“Fuck this!” said Frank “There has gotta be a better way than walkin’ way they hell over there” and while he was saying this he was already in the process backing up and heading down a country road to the left and away from the throng of cars. He didn’t even think to ask for a vote, but even if he had, I think we would have all agreed not to take that walk even if it was less than 12 miles.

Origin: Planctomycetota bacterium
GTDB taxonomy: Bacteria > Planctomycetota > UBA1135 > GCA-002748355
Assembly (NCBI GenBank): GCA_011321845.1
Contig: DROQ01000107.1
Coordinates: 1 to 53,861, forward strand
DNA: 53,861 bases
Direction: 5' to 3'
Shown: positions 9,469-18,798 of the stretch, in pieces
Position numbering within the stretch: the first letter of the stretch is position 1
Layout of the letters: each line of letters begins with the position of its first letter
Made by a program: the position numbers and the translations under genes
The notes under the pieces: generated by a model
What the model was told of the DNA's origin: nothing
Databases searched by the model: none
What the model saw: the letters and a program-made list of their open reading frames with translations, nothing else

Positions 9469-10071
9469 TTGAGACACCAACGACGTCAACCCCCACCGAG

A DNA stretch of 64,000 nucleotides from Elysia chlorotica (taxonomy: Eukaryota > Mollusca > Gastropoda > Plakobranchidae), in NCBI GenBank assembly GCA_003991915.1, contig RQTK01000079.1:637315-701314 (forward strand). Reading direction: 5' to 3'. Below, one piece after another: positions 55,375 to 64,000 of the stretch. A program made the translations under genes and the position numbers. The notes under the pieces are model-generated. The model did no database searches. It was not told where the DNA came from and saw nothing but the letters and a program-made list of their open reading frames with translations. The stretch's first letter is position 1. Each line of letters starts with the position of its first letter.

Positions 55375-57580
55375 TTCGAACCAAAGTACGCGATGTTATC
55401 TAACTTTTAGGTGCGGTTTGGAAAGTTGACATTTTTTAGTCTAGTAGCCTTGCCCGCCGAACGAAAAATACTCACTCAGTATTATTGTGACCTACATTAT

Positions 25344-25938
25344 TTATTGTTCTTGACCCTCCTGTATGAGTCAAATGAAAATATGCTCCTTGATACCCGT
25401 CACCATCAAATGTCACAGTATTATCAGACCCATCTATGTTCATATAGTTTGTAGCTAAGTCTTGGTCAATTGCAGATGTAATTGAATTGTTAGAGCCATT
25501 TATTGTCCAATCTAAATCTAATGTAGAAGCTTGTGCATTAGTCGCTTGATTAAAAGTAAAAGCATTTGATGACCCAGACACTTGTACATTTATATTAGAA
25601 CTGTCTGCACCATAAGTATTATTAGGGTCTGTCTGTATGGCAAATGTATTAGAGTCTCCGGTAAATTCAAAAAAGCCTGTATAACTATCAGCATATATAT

We drove down that road for about a mile and then took a right on another even smaller road, hoping to find a back way in. After about a half hour of weaving around on this very bumpy road, we came upon a farm on our right with a farmer standing next to his barn holding a pitchfork like a staff at his side, and wearing coveralls, like he was posing for portrait by Grant Wood. Frank got out and asked the guy if he knew a back way in the concert. The farmer said for $20 he did. We scraped that together among us, which took some scraping as none of us had much money and $20 was a lot in those days. Frank handed him the money and we proceeded to follow this guy in our car as he drove his tractor on highly inaccessible roads through farm fields, woods, around fallen logs for a good twenty minutes until suddenly there we were!  In our car in the middle of 500,000 people! Didn’t have to walk at all(Actually after having Frank read this essay several years ago, he pointed out that I had events wrong and I realized he was right — my memory of events had become quite distorted over the years. In fact, I did not see Frank at the concert until after Jimmy and I arrived in another car.  When we found him he was standing next to his{the only} car near the “lake” {farm pond – mud hole} and as soon as we saw him, he {with widely dilated eyes} told us the story of how his car got to this point pretty much the way I related above.  When I wrote the original sometime in the ’80s, I had already told and re-told the story so many times and in doing so I had morphed myself into that car with Frank and I swear I really believed experienced  the whole thing first hand, farmer and all).